Looks like the Brandtson breakup has finally been confirmed. Bummer.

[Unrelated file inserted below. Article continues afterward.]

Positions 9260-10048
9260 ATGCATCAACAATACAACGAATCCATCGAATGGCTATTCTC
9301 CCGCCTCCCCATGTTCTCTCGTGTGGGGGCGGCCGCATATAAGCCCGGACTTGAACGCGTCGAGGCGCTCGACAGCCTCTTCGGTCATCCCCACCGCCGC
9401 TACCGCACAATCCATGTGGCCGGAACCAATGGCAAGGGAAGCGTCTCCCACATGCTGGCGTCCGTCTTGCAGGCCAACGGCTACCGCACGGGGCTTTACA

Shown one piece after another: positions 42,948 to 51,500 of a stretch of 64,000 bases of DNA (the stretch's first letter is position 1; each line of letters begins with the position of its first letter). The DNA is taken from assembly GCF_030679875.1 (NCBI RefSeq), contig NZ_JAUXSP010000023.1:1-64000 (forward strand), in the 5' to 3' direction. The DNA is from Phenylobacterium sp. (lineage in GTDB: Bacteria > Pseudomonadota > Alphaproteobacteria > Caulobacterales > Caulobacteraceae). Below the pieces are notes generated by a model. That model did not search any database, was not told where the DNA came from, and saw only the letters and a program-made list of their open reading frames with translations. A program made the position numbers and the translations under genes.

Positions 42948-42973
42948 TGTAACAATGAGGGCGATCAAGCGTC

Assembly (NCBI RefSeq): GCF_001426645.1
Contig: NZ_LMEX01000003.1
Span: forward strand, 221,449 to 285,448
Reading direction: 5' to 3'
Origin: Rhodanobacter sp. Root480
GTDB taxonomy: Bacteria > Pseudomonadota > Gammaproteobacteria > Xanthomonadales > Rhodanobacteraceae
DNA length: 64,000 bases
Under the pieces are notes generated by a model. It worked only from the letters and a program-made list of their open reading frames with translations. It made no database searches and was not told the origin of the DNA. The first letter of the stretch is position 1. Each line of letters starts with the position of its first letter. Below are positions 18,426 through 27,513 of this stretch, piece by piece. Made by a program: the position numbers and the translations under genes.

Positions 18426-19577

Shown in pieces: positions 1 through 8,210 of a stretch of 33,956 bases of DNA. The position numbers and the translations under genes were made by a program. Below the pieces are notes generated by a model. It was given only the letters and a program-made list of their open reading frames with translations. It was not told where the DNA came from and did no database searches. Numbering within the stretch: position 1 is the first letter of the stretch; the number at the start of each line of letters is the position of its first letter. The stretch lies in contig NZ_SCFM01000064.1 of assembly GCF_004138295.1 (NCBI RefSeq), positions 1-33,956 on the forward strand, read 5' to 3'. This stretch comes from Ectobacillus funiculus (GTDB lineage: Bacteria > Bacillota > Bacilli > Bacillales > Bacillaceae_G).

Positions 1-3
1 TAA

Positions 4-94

Ushering in yet another force of credibility to The Militia Group roster in 2004 is Cleveland's BRANDTSON, the prized indie rock act who've not only spent the past seven years in the underground rock scene generating a healthy, lauded discography, sizable fan base and landing prominent tours with notable artists, but who've also hustled those years breaking ground for artists in the genre today. Though the signing is a recent one, the alliance with BRANDTSON dates back several years prior, with the foursome working closely with label owners Chad Pearson and Rory Felton, well before The Militia Group label even existed. BRANDTSON spent most of their prolific career on renown indie label Deep Elm, releasing six discs in total (including their Letterbox launch in 1998 and a split with seminal artists Camber and Seven Storey Mountain in 2002) and generating rave reviews from a vast array of publications, including CMJ and Kerrang!. Mind you, success never came easy for BRANDTSON. The underdog indie rock band often found themselves burning endless miles of pavement, traversing the country entrenched in the epitome of the do-it-yourself ethic, all the while recording under strict budgets and pressing time constraints. Yet, the immense effort and steadfast determination paid off with every release and live show, most particularly in the sheer amount of respect and praise the act had garnered from fans, the music press and fellow artists. Once their term on Deep Elm was up, Traxler said The Militia Group became a viable option for a new home. "We'd heard a whole lot of good stuff about what they were doing with their bands and started seeing their ads everywhere," Traxler says. "It seemed like they had their stuff together, so we talked to them and they were really willing to help us out." The years had taken its toll on BRANDTSON's van and equipment and the label instantly lent a hand. The act also requested a decent recording budget and The Militia Group come through, connecting the band for a fourth time with studio veteran Ed Rose in January 2004. "I think a big factor in working with Ed is that we're comfortable with him," Traxler says. "We had done our last three records with him and I feel like it's a good marriage. At the same time, he's also been really supportive and helpful to us, and has offered a lot to the band, so I felt this was finally our chance to get in there to make the record that we wanted to make. He did the job of producer and he did it well." The resulting album is Send Us A Signal, a dozen tracks of power-pop melody-laden rock gems. Firing off with the lead track, "Who Are You Now?" Send Us A Signal launches right into the thick of the band's trademark melodic phrasings, paired with thick guitars and driving drums, not unlike that of the Foo Fighters or Jimmy Eat World. The renewed vigor of BRANDTSON carries throughout the rest of Send Us A Signal ‚Äî "Throwing Rocks Tonight" finds the band see-sawing between simplistic, minimal, bass-driven verses and moving, densely-textured guitars, augmented by the immaculately-positioned deleted beat. The manic nature of "C'Mon Fascista" delivers a sense of urgency to the song roster, ignited by muted, distorted guitar racing alongside hammering tom patterns. Many of these production details were courtesy of Rose's tireless efforts to deliver a stellar recording. "He works his ass off," Traxler says about Rose's contributions to Send Us A Signal, "and pushes the band. He was still real particular about everyone's takes. I mean, it was stressful, but I think it was worth it." It's such inherent value that keeps pioneering artists like BRANDTSON at the forefront of their game, paving the road for future acts with their latest round of innovation. And with Send Us A Signal, BRANDTSON proves they're not ready to relinquish their reign anytime soon.